Business Basics
Home Page

Who is Bill Gaw?
And why should we
listen to him?


lean manufacturing principles and techniques training

Need a training tool that transforms MRP supporter into LEAN-MRP advocates?
LEAN-MRP Simulation Game-Plus

Lean Certification at your place and at
your pace with a "pay-as-you-go" plan.
Lean Manufacturing Certification

Information Integrity
Part 3 of 8

privacy policy



Mfg. Training Options:

Lean Manufacturing Transformation

LEAN-MRP Simulation Exercises

Lean Manufacturing Certification Program

Lean Manufacturing
on-site Seminars

Inventory Management
Training Program

Lean Manufacturing, PowerPoint, 8-CD, Training Library

Lean Management PowerPoint Training Modules

Lean Management PowerPoint Training

Lean Manufacturing Assessment and Improvement Plan

Kaizen Training
(On-site Program)

ISO 9001-2008 Compliance and/or Registration

Strategic Planning Training Program

Manufacturing Perform-ance Management Training Program

the-Box Workshop

Lean Manufacturing Articles


Fortunately the same principles and techniques that have been used to improve productivity of direct labor and materials can be easily adapted to improve information flow processes. Our information factory has raw mate­rial (data) inputs. These inputs are processed and become information outputs. This material data comes from end customers, material suppliers, sales people, regulatory agencies, shareholders, government, and on and on. There is also data that arises from many internal sources: pro­duction data, design specifications, policies, procedures, employee feedback, etc. As with the flow of materials, this data flow arrives and moves through a series of steps, which may include storage, transportation, and transfor­mation. Delays, errors, overproduction (ever feel like you are getting way more information than you need?) in­crease the cost of information, without adding value.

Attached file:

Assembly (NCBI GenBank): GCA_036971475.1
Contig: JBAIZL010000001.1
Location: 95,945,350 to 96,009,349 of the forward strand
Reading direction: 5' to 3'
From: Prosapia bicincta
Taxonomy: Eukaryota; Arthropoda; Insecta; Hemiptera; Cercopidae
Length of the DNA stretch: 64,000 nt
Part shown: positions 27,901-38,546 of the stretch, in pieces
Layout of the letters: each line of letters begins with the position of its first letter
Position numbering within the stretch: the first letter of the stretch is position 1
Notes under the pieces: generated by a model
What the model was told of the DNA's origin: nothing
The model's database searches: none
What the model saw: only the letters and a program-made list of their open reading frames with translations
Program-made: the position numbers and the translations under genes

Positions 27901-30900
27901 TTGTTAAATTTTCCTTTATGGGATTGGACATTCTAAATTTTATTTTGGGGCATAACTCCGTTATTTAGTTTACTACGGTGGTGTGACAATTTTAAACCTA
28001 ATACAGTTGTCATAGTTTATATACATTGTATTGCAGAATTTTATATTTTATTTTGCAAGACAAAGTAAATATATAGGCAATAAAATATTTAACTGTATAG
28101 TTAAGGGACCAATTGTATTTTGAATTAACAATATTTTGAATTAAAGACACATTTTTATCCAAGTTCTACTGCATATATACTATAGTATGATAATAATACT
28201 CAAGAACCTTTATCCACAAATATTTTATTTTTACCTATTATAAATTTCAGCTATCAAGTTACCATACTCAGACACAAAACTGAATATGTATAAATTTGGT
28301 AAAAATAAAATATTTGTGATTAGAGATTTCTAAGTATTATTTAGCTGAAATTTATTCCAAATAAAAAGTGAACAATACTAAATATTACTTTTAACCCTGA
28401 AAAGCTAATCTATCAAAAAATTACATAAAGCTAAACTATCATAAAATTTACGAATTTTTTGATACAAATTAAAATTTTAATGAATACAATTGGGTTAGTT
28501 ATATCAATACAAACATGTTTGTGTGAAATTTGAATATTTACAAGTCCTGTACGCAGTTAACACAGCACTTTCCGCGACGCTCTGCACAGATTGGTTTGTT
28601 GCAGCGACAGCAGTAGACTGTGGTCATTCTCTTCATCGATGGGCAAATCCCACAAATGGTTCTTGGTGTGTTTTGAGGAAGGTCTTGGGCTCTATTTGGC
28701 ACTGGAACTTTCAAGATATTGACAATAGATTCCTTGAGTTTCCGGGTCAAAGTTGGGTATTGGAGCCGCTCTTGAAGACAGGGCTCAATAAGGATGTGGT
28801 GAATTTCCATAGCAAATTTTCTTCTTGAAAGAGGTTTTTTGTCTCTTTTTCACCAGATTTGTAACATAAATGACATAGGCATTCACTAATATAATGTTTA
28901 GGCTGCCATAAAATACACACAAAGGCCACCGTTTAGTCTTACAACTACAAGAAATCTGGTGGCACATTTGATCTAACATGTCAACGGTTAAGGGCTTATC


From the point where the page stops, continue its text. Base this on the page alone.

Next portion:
Along the flow path, information is received (via pa­per, e-mail, phones, faxes, mainframe screens) and stored (in the human brain, in electronic database, and paper files). Operations such as assembly (collection of data from multiple sources) and transformation (calcula­tions, analysis, and decisions) are performed on the data. These operations have setup times (data query setup,

spreadsheet setup), batches (month-end closing), queues (the in-box), and lead times. Operations also have spe­cific capacities, usually labor-related, and bottlenecks that limit throughput. Variation in timing and quality can occur as it does in any physical material flow or operation. Defects are errors in the data arising from inaccurate decisions, data entry errors, non-standard­ized procedures, and poor training. Administrative func­tions are the work centers that transform data into information. Computers and software are the machines that automate information operations while telecom­munications automate the movement of information.

To Be Continued

For balance of this article, click on the below link:

Lean Manufacturing Articles and click on Series 14


To stay current on Lean Management Basics and Best Practices, subscribe to our weekly MBBP Bulletin... and we'll send you our PowerPoint presentation, "Introduction to Kaizen Based Lean Manufacturing™." All at no cost of course. 


First Name:
Your E-Mail:

 Your personal information will never 
be disclosed to any third party.

privacy policy

Here's what one of our 13,000 plus subscribers wrote about the MBBP Newsletter:

"Great manufacturing articles. Thanks for the insights. I often share portions of your articles with my staff and they too enjoy them and fine aspects where they can integrate points into their individual areas of responsibilities. Thanks again."

               Kerry B. Stephenson. President. KALCO Lighting, LLC

"Back to Basics" Training for anyone ... anywhere ... anytime

Business Basics, LLC
6003 Dassia Way, Oceanside, CA 92056
West Coast: 760-945-5596 

© 2001-2009 Business Basics, LLC